- Allowing children to wear too many layers or puffy coats in their car seat. This does not allow you to buckle your child in tightly to the seat, reducing the amount of protection the seat can provide.
- Moving children to a booster seat before they are ready. Most children are not ready for a booster seat until they are at least five years old and 40 pounds. Wiggly, immature children need to be restrained with a five-point harness. Most children should use the five-point restraint until they meet the maximum height and weight specifications.
- Not securing forward-facing seats with the tether system. These seats need the tether system to keep your child from having their head thrust too far forward in a crash.
Not sure if your car seat is installed properly? Need to make sure your child is in the right car seat? Most hospitals and fire stations have staff members who can provide a free safety check. You can also read more information from the NHTSA.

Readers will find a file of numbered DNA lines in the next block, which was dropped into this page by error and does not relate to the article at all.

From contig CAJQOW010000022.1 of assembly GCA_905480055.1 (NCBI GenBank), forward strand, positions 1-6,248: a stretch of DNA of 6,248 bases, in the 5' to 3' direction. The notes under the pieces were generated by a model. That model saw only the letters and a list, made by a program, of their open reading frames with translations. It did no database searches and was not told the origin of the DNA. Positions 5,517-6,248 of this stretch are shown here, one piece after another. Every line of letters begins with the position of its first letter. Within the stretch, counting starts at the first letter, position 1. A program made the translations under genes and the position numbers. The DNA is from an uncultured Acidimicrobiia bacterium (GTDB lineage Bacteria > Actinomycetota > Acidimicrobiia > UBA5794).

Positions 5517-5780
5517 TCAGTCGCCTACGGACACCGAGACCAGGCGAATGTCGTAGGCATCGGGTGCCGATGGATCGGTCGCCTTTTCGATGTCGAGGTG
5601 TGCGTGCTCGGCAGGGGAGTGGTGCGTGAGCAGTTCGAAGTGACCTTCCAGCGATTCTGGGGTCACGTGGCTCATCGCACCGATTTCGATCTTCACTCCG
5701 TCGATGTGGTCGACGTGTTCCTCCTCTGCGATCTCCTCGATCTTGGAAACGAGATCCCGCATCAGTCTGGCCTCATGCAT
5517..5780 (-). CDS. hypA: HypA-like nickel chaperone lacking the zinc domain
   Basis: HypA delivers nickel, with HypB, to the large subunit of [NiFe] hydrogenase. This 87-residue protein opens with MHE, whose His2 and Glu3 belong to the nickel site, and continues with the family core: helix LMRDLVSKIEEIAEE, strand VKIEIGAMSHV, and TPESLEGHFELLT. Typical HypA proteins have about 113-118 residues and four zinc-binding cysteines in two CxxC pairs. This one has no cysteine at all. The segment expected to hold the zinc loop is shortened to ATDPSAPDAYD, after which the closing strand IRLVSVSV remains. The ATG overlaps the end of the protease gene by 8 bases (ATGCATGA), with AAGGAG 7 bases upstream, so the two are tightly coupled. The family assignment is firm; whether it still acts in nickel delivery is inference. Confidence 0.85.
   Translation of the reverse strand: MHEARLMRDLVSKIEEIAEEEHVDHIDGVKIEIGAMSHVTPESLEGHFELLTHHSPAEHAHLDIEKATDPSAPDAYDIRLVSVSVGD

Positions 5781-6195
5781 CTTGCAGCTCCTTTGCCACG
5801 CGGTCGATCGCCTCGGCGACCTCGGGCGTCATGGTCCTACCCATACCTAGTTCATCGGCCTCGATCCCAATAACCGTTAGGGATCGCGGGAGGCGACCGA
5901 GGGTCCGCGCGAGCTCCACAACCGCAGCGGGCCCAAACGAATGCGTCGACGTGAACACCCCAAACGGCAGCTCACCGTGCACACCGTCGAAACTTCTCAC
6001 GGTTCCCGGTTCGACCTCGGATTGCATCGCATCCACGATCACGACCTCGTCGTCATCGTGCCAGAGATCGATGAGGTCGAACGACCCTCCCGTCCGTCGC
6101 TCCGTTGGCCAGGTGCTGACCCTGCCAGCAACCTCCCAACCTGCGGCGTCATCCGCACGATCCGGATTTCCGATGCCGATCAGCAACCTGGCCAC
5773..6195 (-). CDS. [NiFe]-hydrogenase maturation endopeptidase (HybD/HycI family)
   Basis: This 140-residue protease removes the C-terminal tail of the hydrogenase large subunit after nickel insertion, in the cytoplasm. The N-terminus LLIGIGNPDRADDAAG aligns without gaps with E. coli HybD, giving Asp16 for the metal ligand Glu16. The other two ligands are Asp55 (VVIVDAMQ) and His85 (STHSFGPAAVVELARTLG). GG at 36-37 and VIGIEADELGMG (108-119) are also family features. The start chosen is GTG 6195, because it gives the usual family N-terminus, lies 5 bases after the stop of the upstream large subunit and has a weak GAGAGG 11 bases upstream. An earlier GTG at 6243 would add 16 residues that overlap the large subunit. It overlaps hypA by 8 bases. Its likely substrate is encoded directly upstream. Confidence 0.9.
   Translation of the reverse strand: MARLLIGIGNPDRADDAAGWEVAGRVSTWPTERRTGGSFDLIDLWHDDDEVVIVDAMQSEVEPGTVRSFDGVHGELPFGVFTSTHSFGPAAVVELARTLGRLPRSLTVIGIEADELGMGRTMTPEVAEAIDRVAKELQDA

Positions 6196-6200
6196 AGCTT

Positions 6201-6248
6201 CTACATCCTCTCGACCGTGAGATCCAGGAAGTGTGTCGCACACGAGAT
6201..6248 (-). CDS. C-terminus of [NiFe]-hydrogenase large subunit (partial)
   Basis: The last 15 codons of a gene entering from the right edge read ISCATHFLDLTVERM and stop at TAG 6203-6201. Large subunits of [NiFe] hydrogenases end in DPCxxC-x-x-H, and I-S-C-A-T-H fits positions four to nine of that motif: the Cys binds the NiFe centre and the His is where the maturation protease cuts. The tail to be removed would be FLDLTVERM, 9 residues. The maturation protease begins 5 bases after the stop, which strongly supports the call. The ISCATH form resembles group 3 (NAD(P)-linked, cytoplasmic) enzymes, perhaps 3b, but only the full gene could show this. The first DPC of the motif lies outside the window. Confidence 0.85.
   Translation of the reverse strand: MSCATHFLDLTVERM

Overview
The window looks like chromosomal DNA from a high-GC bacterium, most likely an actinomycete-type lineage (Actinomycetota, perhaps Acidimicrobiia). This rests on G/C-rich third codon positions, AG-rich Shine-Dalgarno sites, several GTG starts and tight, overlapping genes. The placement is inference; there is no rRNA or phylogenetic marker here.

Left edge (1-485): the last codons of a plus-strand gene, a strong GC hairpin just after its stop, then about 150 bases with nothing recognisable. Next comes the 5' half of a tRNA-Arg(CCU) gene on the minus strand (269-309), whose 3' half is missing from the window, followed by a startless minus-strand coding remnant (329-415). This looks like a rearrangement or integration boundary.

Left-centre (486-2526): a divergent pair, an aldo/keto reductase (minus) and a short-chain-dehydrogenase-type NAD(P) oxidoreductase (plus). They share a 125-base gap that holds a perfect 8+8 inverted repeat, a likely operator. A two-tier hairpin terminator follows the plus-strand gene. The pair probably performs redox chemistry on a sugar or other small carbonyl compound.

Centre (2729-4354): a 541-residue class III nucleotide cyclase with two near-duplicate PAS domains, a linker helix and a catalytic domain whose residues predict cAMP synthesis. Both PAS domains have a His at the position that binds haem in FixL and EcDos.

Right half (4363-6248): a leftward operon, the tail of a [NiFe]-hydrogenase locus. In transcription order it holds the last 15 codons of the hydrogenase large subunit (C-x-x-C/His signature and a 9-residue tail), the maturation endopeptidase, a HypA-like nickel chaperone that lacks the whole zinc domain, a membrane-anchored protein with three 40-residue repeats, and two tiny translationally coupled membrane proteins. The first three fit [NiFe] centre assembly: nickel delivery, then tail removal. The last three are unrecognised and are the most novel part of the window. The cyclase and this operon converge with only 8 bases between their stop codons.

Even though all car seats are safer when properly used, safety ratings are still useful. They can help you determine how easy it is to use or install the car seat. Two of the more well-known ratings come from the NHTSA “Ease of Use Evaluation” and Consumer Reports.
NHTSA “Ease of Use” Ratings
The NHTSA rates car seats on the following “ease of use” features:
- Clarity of the instruction manual on how to use the seat
- The ease of using the features needed to install the car seat
- The content and clarity of the labels on the seat
- The ease of properly securing a child in the seat